Candle flames are considered laminar diffusion flames. By diffusion flame, it is meant that the fuel (here the candle wax in the form of various hydrocarbons) and the oxygen (from the air) required for the combustion are brought separately to the reaction zone (here the wick).
The mixture of fuel and oxygen occures by convection and diffusion: The liquid fuel rises by capillary forces in the wick. Here it evaporates due to the high flame temperature. The hot gas rises and mixes with the ambient air through diffusion. In addition, colder air flows into the lower part of the flame through convection. Here it also mixes with the gaseous fuel. The actual combustion reaction preferably starts in a zone of the flame above the wick.
How long does it take for a candle to burn down?
- Smaller candles with smaller wicks will burn at a rate of 7 to 9 hours per 28 g of wax used.
- Larger candles with larger wicks consume wax at a faster rate. The larger wicks can be expected to yield 5 to 7 hours per 28 g of wax used.
What does the burning time depend on?
- Size of the candle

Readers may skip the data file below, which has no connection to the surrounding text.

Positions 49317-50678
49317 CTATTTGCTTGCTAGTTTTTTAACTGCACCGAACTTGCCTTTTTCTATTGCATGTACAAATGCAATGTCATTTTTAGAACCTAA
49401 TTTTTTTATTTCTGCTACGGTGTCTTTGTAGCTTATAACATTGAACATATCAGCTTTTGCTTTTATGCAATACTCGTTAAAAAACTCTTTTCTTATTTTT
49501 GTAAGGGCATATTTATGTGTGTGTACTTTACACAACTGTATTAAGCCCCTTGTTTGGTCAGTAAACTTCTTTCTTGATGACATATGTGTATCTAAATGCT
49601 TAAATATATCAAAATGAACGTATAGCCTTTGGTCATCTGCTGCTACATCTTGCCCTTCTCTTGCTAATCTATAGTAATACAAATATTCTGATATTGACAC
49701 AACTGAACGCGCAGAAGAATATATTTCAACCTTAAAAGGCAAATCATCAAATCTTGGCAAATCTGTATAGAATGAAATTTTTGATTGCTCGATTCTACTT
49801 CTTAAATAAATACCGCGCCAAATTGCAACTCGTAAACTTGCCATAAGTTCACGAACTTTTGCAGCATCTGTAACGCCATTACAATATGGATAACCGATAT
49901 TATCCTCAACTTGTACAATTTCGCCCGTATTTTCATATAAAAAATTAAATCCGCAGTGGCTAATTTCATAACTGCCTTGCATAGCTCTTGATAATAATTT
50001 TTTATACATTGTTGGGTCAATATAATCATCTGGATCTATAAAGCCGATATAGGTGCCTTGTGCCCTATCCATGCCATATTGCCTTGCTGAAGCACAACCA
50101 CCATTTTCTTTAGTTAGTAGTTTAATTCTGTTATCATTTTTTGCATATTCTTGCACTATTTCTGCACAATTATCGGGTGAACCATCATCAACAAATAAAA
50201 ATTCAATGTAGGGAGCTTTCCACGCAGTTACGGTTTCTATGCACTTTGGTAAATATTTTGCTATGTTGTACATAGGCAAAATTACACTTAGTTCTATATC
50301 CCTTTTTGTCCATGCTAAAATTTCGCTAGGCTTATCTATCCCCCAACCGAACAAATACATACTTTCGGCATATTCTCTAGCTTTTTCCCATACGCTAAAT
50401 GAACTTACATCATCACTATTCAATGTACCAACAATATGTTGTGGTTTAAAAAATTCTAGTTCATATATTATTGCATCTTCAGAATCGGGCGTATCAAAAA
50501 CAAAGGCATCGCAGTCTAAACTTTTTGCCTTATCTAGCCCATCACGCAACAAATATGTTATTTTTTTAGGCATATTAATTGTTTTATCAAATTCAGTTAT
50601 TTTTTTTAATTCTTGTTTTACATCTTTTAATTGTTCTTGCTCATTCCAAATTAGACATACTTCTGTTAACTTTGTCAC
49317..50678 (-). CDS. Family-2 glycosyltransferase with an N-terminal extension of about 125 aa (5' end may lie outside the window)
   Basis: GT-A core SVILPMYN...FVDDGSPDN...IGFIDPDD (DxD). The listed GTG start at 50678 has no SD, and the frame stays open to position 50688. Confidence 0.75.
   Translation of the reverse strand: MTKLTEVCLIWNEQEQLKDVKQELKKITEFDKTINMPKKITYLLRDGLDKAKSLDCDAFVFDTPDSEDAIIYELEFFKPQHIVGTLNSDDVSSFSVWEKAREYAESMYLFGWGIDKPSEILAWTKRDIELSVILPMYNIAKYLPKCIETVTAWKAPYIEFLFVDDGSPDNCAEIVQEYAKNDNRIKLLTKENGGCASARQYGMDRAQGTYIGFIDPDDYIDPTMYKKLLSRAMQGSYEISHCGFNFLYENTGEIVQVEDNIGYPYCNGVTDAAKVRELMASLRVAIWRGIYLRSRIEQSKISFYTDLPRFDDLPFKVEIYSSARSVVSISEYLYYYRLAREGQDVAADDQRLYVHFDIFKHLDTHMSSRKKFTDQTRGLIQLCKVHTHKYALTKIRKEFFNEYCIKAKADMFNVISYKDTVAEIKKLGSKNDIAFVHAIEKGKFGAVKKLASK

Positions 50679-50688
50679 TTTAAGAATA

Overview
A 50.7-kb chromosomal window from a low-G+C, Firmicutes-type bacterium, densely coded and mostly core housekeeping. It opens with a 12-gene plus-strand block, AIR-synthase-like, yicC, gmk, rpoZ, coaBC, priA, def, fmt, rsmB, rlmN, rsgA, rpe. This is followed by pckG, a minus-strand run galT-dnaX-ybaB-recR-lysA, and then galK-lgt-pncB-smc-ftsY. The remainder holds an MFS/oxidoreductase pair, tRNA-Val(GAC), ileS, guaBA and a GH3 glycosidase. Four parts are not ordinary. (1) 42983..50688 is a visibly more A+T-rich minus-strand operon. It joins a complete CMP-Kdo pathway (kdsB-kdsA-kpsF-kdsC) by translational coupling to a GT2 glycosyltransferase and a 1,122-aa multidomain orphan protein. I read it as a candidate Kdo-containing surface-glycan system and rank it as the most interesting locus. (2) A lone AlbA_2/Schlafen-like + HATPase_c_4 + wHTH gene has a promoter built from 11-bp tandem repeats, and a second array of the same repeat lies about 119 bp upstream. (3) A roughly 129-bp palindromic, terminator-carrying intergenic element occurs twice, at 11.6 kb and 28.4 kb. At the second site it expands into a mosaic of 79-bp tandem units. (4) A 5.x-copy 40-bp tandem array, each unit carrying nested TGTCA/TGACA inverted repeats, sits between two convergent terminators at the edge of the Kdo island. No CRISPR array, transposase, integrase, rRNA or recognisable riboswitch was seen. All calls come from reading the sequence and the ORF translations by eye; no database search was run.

- Shape of the candle
With thick candles occasionally “wall parts” remain because they are not heated enough by the flame.
- Movement of air in the environment
- Amount of oxygen in the environment
- Temperature of the environment
- Hardness of the wax.
- Type of wax used
Candle wax consists of a mixture of saturated and unsaturated long-chain hydrocarbons, acids, alcohols, and esters. The mixture of these components determines the wax type. Depending on the mixture, the dominant reactions and thus their combustion rates differ.
- The additives used on the wax
- The size of the wick
- The material of the wick
- The amount of fragrance in the candle
With so many variables, a burn test is often required to get an accurate estimate of the burn time of a candle. A first hint is given by the weight of the candle. Or you can just wait and see while enjoying the beautiful light of the candle.
Clever Picture: What Makes a Candle Flame?
- 06 December 2011
- The different reaction zones of a candle flame and its heat and mass transfer pathways
- 08 December 2016
- With an experiment of Michael Faraday, we examine where the heat of a candle is
Video: Chalk as a Wick
- 7 December 2019
As with a wick, liquid fuel is supplied to the flame by capillary forces against the force of gravity
Focus Article: Chemistry of the Christmas Candle
- 02 November 2011
- When we light a candle, the chemistry we are pursuing is not only especially beautiful, but also especially complex
- Die Qual der Wahl an Weihnachten,
Michael Vollmer, Klaus‐Peter Möllmann,
Phys. Unserer Zeit 2018.